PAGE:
Review: The Madness Within ‘The Room I See’

Before we see The Doctor, we hear of him; from the voice of a disillusioned nurse working in a psychiatric ward. She mourns the ordinariness of her days, the madness that looms in every corner, and her only consolation is The Doctor. He is the closest to the epitome of human being – rational, attractive, charming, and of course, fully functional. And as he treats, prescribes, and entertains the antics of his disordered patients, we catch a glimpse of his kindness, a convincing portrayal of humanity.


Directed by Chloe Lim, the production is anything but subtle. The Doctor, played at full tilt by the talented Jonathan Sim, is your mad institutionalised killer, disguising himself in a white coat and heavy thick-rimmed glasses. It is impossible to ignore his previous role as the mischievous Puck in a staging of “A Midsummer Night’s Dream”, and he has since then taken a complete refreshing turn, The Doctor perhaps being one of his biggest achievements. In a strange twist, he unfolds himself as the mastermind, a puppeteer psychopath who runs the show, eventually killing all his patients by overdosing them, all of which are carried out by the naïve nurse, played by Hiba Khalid. He later proceeds to strangle her. Celine Ng, Terence Then, Emily Chen, and Amashi de Mel play his patients, all with different mental disorders.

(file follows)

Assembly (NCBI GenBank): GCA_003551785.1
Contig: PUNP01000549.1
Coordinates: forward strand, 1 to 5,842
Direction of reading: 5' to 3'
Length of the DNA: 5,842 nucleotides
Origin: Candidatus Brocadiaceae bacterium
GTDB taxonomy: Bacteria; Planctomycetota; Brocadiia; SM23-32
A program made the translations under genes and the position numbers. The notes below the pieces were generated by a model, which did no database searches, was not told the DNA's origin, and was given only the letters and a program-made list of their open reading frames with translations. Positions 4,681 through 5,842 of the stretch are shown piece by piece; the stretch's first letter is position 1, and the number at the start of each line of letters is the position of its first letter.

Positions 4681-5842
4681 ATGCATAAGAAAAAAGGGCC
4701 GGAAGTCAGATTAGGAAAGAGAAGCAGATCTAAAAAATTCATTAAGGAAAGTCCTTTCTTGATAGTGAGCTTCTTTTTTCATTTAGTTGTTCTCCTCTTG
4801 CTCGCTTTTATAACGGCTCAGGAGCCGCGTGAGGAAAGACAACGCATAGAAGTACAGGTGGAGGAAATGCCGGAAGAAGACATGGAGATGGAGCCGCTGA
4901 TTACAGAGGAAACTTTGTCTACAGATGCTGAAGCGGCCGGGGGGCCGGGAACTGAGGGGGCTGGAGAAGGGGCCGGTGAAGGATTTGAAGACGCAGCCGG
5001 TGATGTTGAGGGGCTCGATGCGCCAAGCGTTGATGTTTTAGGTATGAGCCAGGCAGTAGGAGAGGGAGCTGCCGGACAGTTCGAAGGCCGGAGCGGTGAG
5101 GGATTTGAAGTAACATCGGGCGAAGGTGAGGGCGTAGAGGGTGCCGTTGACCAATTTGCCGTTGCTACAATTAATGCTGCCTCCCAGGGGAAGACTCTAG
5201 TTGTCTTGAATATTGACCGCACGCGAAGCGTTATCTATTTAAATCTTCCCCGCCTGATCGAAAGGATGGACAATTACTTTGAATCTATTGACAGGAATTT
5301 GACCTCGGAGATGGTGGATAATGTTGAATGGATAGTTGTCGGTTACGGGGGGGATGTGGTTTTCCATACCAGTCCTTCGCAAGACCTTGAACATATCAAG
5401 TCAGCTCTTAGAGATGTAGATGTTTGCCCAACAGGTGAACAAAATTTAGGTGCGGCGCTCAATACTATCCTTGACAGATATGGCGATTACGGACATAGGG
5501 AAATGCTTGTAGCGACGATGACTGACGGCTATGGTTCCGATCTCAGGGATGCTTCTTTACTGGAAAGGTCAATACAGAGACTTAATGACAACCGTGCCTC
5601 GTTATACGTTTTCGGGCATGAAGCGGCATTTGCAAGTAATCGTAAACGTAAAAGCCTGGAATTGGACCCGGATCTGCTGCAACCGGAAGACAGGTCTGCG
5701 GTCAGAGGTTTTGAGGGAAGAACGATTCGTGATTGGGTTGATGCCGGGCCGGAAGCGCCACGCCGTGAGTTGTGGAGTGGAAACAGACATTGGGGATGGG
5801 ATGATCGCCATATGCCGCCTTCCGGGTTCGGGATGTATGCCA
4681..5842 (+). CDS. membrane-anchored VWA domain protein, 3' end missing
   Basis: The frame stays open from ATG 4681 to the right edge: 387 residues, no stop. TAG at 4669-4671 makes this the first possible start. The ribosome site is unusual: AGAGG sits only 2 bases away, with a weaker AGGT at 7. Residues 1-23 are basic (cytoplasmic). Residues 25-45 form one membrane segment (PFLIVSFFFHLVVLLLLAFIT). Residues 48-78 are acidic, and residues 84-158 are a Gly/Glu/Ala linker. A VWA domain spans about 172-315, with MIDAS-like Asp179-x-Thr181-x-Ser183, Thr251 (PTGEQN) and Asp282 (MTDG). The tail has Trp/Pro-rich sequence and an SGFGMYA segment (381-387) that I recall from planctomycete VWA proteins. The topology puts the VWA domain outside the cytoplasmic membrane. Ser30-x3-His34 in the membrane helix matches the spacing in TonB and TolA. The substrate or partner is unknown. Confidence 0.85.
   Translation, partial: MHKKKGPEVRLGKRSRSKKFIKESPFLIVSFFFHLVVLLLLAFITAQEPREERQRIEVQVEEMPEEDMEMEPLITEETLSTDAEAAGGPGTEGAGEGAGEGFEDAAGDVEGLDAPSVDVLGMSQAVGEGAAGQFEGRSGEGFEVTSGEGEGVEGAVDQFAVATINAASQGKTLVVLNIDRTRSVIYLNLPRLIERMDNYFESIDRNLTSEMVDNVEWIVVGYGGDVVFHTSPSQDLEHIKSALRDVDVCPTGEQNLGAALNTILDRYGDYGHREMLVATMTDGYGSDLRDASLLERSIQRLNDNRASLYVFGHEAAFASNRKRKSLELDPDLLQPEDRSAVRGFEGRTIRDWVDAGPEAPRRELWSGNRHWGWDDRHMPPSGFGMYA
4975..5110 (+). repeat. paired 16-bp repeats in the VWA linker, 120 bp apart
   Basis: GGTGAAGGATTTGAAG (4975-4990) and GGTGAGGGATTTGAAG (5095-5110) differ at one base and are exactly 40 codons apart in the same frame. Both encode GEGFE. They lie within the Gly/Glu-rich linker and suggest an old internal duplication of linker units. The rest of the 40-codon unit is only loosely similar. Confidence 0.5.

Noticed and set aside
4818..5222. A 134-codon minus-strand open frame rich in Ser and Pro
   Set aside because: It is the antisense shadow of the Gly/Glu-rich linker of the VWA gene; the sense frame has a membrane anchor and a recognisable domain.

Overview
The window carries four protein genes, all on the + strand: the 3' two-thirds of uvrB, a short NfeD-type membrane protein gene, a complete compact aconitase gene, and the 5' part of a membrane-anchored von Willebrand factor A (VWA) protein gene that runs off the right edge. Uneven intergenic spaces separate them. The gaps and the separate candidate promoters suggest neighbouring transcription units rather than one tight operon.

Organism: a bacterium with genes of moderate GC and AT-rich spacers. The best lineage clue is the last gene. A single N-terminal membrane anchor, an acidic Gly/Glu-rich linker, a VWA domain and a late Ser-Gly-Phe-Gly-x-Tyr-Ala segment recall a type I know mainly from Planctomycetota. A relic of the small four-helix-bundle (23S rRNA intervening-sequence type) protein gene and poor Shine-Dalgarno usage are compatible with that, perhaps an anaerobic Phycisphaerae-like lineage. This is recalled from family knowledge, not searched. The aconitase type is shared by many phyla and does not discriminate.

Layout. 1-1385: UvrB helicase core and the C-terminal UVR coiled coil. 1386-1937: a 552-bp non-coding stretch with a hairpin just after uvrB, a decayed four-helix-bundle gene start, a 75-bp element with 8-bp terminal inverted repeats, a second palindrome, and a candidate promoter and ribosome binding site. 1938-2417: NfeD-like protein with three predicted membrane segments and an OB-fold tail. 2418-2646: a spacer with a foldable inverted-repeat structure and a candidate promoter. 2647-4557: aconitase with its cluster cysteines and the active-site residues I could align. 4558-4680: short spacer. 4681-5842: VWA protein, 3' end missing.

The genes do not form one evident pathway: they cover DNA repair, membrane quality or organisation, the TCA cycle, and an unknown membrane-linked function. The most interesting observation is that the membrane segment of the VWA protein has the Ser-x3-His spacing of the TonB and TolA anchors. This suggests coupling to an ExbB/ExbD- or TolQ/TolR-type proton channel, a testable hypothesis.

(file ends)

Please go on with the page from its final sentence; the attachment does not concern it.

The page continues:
The formal elements of the play seem rather chaotic to me, and the quick change of lights can often be blinding and intrusive, although it adds to the chaotic aspects of the show. Amashi’s singing as the lights fade is haunting, providing a delicate balance to the otherwise tumultuous scenes involving the patients. But their representations of the specific disorders are, nonetheless, to be applauded.

As the title suggests, “The Room I See” centres on madness and perspectives, which has always been entwined with one another. The disordered patients and even the nurse, to a certain extent, are all disillusioned, The Doctor being the only rational being within the institution. He does not see blue skies and white clouds as the schizophrenic does, he does not bow down to the bipolar patient who proclaims herself as god, he entertains the obsessive compulsive’s desire for order by entering the ward twice, and he consoles the childish nature of the depressive.

As The Doctor shows us, madness is, in fact, a matter of perspective. But the sane and the insane do not exist as clear-cut dichotomies. In his line of work, he too, has been driven into insanity. Madness is simply a different way of seeing things, but whether or not it is ultimately destructive remains unresolved.

Perhaps, what “The Room I See” suggests is, the average madman is the one who shows his madness to the world. He is unable to retain it within, and it overwhelms him. But the smart madman disguises it. And he is, perhaps, the dangerous one of all.




Jonathan Sim Than Wen

Hiba Khalid

Celine Ng Kim Lin

Emily Chen Sue Mei

Terence Then

Amashi de Mel


Written and Directed by

Chloe Lim Xin Ying


By: Nora Ramli

Writer, feminist, theatre enthusiast, but most importantly a purveyor of the importance of performing arts, from dance to spoken word and all in between.

Comments are closed.